chopped fresh oregano and thyme
salt and pepper
red pepper flakes
1 package frozen spinach, thawed and squeezed dry
16 oz low-fat cottage cheese
1 egg white, beaten
1/3 cup grated parmesan

I cooked up the onion, garlic, and turkey with the herbs and spices. Once the meat was cooked, I added the rest of the ingredients and stirred it all together.

Topping
Sliced low-fat mozzarella
Chopped basil
grated parmesan

Baking
I preheated the oven to 325. I put a layer of the sauce in a bakin dish, then stuffed the shells with the filling and placed them in the baking dish. Well, mostly I accidentally split open the shells so they ended up being more like tortillas with the seam side down, but same idea. Then, I poured the rest of the sauce over the whole thing, placed the mozzarella, parmesan, and basil over the top, then covered the baking dish with foil. I baked it for about 30 minutes, then took the foil off and baked it another 10 minutes. Then, I took it out of the oven and let it sit for about 10 minutes.

I had with the red wine I used in the dish (a Syrah that I will write up shortly). If only I had thought ahead and made some garlic bread…

Friday afternoon at work: wine and cheese tasting

A couple of Friday afternoons ago at work, we had a wine and cheese tasting. A couple of coworkers came up with some great pairings and some really interesting wines.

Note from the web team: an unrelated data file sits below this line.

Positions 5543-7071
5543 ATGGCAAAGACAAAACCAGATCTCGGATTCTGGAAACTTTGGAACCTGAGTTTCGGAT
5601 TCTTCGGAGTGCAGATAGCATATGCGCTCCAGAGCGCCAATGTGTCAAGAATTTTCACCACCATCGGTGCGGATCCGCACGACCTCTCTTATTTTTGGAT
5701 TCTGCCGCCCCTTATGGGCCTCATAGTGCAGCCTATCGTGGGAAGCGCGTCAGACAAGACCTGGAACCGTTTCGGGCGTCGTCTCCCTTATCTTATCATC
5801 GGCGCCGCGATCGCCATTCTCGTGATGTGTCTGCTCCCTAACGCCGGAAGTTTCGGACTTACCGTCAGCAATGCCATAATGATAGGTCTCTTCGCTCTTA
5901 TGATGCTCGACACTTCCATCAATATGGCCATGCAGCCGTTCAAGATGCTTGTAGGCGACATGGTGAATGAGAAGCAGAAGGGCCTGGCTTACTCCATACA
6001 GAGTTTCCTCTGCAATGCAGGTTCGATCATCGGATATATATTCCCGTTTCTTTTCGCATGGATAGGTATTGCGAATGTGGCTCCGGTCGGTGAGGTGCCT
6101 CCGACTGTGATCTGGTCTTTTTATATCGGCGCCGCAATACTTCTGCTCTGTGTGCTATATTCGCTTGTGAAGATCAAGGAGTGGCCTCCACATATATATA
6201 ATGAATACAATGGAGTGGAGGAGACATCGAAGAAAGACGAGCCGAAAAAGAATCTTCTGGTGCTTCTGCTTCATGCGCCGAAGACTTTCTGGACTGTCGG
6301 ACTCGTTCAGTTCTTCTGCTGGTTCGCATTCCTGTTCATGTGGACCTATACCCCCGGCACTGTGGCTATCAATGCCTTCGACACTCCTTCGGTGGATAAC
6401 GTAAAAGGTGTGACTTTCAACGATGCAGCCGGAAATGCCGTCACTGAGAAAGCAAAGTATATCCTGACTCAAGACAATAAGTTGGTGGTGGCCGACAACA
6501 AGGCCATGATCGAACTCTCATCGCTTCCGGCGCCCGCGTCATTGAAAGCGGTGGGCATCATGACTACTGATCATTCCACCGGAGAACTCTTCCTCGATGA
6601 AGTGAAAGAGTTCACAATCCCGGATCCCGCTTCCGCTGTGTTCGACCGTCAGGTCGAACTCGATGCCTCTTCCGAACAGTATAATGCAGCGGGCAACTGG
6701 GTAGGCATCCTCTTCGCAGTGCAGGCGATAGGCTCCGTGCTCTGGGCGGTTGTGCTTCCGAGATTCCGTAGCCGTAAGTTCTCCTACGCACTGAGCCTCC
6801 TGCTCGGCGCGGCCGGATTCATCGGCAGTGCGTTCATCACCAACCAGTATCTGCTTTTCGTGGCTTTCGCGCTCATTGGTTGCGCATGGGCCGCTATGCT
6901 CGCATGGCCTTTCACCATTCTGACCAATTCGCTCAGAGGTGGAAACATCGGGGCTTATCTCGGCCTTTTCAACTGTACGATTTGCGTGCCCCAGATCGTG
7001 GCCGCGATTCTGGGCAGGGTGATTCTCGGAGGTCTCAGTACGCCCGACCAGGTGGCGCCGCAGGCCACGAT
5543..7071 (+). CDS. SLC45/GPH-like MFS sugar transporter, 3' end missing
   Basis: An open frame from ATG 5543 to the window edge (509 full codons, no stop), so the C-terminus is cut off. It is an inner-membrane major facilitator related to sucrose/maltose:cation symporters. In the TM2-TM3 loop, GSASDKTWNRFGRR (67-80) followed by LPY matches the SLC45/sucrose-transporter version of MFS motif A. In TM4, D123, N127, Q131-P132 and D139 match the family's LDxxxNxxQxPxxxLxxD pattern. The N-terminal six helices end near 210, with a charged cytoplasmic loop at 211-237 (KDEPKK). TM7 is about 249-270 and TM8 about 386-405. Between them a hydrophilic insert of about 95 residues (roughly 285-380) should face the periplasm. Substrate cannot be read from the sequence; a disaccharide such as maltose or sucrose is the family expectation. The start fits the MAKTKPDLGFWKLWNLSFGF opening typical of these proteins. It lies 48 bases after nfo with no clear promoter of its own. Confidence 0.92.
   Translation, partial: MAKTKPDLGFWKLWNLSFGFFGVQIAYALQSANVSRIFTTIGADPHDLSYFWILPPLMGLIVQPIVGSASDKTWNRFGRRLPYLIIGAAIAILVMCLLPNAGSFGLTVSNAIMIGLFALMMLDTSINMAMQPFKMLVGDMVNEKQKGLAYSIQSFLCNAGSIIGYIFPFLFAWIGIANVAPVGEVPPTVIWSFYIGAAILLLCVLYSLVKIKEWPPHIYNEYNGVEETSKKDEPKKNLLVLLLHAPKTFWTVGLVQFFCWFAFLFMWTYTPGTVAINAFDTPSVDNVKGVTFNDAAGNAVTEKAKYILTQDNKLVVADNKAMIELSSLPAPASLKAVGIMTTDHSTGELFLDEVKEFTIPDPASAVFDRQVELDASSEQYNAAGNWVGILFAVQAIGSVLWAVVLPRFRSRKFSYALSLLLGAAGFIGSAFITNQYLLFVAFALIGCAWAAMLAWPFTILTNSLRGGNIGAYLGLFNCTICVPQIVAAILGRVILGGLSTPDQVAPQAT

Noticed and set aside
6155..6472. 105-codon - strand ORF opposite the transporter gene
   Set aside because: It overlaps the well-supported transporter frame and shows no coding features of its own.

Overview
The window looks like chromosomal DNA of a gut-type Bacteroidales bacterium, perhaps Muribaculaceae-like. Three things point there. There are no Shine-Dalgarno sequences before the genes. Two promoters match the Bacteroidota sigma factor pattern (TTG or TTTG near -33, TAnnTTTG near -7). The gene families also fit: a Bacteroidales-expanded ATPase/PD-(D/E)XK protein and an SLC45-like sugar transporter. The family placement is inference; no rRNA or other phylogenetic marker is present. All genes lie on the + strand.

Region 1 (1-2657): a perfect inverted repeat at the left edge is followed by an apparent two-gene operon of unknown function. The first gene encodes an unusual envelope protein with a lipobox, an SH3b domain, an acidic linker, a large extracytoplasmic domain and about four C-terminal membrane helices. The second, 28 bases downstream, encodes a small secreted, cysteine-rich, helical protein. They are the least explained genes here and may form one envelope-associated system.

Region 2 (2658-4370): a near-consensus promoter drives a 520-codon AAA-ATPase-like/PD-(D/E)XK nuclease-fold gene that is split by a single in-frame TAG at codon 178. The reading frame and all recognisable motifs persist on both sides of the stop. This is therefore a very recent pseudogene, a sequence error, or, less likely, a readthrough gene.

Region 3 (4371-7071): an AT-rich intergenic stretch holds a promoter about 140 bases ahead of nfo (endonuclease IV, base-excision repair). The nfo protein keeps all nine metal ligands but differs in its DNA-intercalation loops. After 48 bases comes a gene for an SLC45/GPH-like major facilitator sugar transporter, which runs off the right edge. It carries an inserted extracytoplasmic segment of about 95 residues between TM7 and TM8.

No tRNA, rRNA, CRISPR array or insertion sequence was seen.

Fromage with Ken Forrester Petit Chenin 2004
This Chenin Blanc ($9) is from the Stellenbosch region of South Africa. I was excited to try a South African white wine, since my only other experience with South African wine was for Wine Blogging Wednesday, when Cook Sister gave lots of great information about South African wines.

It was very tart and acidic. My first thought was green apple, although I’m not sure if that’s quite right. Definitely fruity. Wine Spectator gave the 2003 87 points.

Rich and forward, this plump Chenin sports honey, nectarine and star fruit flavors, with a full, round texture and finish. Lacks Chenin’s bracing edge, but solid.

Wine Squire found it to taste more the way I found it (maybe the 2004 is fairly different from the 2003?):

Yet another fine example of what Chenin Blanc can become as interpreted through South African terroir. A bright, crisp spring and summer quaffer! Aromas of orange blossoms, key lime zest, and watermelon rind transform into clean flavors of young apricots, kumquats and straw with a citrus zingy acidity. Great for grilled seafood, fava bean salads and light poultry dishes.

Cantal with Vila Marija Pinot Grigio
This was my first experience with Slovenian wine. Slovania is very near Italy (in fact, one of the write ups I found for this winemaker situated the vineyards in Italy) and some of the vineyards are quite old.